I’m always on the look out for good poetry:
- A hark back to my high school years when I wrote a lot of poetry.
- In Scripture, I love the poetry of the Psalms.
- I love the richness of liturgy and poetry in worship.
In a brief foreword to the book, Walter Brueggemann calls it “a rich gift,” and poet/pastor Dale Fredrickson has arranged his poems according to Brueggemann’s three-part understanding of the psalms: orientation (poems of praise to God), disorientation (poems of lament or asking for help), and new orientation (finding one’s way again).
In the tradition of the biblical psalms, most of these poems are prayers, and very appropriate for a worship setting. I’ve already chosen “Brand New Week” (from the poems of orientation) to pray with my own congregation sometime soon. It reads in part:
We ask you today,
To comfort, challenge, and have compassion on us.
To guide, gift, and be gracious to us.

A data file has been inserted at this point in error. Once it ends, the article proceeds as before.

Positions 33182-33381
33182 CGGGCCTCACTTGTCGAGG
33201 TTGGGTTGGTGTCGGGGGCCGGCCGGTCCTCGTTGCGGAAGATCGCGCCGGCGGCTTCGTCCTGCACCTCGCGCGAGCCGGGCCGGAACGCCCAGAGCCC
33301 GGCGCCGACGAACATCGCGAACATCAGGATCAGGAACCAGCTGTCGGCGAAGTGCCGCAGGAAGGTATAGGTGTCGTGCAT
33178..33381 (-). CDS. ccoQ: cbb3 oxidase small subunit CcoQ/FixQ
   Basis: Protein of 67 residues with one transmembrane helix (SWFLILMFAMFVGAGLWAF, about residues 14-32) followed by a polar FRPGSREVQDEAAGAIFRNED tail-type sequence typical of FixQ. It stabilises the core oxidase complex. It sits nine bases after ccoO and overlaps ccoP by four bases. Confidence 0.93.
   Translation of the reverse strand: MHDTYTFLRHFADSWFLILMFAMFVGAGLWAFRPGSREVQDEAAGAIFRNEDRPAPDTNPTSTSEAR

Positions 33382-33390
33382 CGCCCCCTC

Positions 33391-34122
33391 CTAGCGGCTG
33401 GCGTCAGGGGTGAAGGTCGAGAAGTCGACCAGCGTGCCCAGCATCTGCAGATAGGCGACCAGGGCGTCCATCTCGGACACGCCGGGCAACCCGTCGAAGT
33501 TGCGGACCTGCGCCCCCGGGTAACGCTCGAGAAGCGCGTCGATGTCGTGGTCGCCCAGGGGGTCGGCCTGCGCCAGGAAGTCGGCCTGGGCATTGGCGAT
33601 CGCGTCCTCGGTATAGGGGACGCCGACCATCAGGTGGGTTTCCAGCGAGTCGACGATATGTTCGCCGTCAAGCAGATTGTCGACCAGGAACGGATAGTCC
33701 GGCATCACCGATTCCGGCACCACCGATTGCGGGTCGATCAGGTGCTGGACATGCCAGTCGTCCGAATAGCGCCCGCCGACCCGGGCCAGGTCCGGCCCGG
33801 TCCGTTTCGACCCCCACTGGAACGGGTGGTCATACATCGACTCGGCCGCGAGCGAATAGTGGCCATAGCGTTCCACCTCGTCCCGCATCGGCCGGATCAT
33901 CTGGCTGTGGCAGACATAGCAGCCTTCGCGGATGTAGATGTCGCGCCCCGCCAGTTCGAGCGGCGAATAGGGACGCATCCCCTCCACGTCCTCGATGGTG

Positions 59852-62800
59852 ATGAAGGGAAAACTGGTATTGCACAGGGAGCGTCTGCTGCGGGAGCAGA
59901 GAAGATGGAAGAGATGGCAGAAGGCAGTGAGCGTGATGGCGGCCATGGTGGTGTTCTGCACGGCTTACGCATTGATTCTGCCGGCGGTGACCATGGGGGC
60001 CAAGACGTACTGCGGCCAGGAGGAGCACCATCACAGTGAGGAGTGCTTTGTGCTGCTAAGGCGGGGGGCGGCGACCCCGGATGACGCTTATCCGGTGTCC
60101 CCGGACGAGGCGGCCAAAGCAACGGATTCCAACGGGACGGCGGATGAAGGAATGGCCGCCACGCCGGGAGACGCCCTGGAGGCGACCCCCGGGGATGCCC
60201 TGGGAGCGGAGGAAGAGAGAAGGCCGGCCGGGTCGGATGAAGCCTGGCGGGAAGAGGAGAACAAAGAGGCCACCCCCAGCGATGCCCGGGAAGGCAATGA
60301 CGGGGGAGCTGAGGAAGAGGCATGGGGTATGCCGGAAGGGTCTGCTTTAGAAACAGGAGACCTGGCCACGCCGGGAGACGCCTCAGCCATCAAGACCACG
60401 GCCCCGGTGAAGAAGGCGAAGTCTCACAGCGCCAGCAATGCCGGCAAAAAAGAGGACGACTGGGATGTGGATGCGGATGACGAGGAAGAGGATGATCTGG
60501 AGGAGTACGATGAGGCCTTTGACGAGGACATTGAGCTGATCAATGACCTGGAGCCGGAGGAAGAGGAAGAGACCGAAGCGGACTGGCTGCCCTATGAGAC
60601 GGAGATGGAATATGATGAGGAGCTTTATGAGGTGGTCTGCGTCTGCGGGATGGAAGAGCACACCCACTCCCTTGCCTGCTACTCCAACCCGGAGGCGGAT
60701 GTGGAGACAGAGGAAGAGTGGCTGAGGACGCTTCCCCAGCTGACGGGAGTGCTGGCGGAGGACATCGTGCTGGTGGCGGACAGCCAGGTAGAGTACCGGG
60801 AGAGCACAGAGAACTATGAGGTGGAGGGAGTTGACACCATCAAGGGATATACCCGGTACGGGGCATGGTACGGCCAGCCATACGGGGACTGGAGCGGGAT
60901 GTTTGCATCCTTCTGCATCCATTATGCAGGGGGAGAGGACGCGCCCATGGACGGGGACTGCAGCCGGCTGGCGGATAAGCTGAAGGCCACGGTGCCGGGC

To heal, help, and bring hope to us.
We ask you to kindle a fire within us,
Setting aflame purpose,
Passion, and adventure for us.
These prayer poems are pastoral, theologically sound, embracing various themes from creation to everyday relationships to peace in the world. There are some wonderful lines like these from “God of New Life” (from the poems of new orientation):
In the midst of these fearful fridays,
You reign a Resurrection upon us.
At the same time, I found myself thinking that the poems could have benefited from some additional editing—to reduce some of the repetition, to be more focussed, so that gems like the lines above don’t get lost.
Here’s a video of Dale Fredrickson delivering the first poem of this collection, “You Amaze us God”:
Disclosure: I received a complimentary copy of this book through the Speakeasy blogging book review network in an exchange for an honest review.
For more on writing and other acts of faith,
sign up here for free email updates and receive
a copy of How to Pray When Prayer Seems Impossible